The purpose of African Wind Instruments is quite different from the musical instruments of the United States and Europe.
In Africa, musicians do not seek to produce a lyrical and melodious sound that is always pleasing to the ear. There is a message in the music of Africa that is conveyed through the centuries from this second largest continent in the world.
The most commonly used instrument in World Music is percussion. Whether it is a drum, rattle, bells, clapper or rattle, percussion speaks a language that bridges the many cultures and the 50 countries which comprise the African continent.
Wind instruments are not as prominent as drums in the music of this culture. Their construction incorporates all natural materials made available by nature and produce a more subtle sound. For example, some wind instruments are made from conch shells, animal tusks and horns or wood and gourds.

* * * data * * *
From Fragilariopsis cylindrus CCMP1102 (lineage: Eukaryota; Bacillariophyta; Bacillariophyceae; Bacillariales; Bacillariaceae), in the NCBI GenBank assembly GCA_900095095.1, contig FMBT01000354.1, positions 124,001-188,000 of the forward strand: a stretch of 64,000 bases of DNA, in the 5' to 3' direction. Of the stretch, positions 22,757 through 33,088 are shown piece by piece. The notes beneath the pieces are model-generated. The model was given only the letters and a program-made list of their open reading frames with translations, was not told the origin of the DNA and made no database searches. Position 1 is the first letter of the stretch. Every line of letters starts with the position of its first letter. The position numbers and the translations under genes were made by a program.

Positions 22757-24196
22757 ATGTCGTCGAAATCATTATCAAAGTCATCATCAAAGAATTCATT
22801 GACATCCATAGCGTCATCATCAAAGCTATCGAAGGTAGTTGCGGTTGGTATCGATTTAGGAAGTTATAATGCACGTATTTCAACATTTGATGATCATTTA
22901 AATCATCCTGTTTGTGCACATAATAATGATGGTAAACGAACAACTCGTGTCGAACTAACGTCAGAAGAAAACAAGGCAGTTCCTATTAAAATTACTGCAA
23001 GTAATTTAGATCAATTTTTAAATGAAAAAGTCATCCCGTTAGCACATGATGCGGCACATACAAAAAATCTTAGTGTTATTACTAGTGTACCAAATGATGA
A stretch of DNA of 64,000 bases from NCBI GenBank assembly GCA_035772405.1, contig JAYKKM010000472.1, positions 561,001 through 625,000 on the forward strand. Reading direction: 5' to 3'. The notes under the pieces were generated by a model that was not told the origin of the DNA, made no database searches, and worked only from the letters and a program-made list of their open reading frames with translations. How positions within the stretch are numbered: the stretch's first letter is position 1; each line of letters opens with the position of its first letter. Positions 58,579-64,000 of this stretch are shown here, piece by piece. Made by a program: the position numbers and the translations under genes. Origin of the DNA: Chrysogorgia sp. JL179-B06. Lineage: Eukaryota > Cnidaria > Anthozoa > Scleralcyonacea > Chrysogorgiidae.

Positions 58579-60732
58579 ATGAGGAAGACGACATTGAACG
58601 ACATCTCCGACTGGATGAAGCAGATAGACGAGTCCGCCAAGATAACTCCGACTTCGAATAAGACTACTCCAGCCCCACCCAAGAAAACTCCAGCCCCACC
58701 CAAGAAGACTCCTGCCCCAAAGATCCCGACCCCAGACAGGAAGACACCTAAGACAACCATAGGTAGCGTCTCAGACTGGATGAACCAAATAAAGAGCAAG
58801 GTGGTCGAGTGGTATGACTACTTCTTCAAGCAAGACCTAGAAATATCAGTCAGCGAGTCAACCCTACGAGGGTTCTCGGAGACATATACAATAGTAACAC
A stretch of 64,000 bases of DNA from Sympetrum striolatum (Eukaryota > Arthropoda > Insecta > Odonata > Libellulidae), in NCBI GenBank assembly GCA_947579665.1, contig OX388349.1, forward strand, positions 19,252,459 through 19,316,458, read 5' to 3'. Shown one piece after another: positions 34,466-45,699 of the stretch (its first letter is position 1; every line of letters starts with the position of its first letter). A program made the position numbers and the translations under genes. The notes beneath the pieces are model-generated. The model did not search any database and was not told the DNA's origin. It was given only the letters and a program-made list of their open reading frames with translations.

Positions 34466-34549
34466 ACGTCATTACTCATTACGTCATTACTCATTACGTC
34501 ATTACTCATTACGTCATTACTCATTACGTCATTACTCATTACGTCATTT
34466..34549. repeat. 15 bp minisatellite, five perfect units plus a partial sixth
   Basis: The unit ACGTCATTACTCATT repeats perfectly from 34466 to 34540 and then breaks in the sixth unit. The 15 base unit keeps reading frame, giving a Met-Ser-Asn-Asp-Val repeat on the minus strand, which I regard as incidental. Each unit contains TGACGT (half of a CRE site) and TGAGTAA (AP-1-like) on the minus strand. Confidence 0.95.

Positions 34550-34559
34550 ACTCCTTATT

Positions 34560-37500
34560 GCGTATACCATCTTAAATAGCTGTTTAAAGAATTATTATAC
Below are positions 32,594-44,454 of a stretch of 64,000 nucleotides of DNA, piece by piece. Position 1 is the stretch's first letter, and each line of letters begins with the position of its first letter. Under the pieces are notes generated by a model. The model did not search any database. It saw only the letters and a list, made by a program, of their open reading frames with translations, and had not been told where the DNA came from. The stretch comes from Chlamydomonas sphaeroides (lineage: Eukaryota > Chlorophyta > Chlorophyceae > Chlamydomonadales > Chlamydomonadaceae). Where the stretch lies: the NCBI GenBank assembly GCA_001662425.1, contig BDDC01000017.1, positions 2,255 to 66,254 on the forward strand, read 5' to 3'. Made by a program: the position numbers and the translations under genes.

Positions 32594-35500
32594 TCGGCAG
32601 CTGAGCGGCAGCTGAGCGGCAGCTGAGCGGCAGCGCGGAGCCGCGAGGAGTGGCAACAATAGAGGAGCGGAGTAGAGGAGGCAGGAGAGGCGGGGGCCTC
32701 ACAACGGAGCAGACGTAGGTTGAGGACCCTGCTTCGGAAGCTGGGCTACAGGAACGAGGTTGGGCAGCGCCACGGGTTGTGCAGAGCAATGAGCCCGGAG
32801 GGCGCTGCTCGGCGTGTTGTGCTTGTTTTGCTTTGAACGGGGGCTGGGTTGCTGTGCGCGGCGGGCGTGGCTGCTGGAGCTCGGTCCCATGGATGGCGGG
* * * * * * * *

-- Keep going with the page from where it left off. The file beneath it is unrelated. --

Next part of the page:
Pre-made musical instruments can be very expensive to buy in Africa so from an early age children are taught how to make their own. In addition to the elements found in nature, children construct wind instruments from household items like pipes or even corn stalks.
As the sound of air passing over the material changes with the material itself, wind instruments in Africa have a very unique tonal quality. Whether it is an ocarina, oboe, panpipe or whistle, these instruments add to the complex nature of the music. Virtually anything can be used to create a wind instrument, even a can of soda pop.
Because traditional African music is not passed down in writing in the way music composition is passed to the next generation in the west, the instruments create patterns to the sound which are altered by the tone of the language. It is the pattern of the music and African Wind Instruments that gets carried forth through the generations.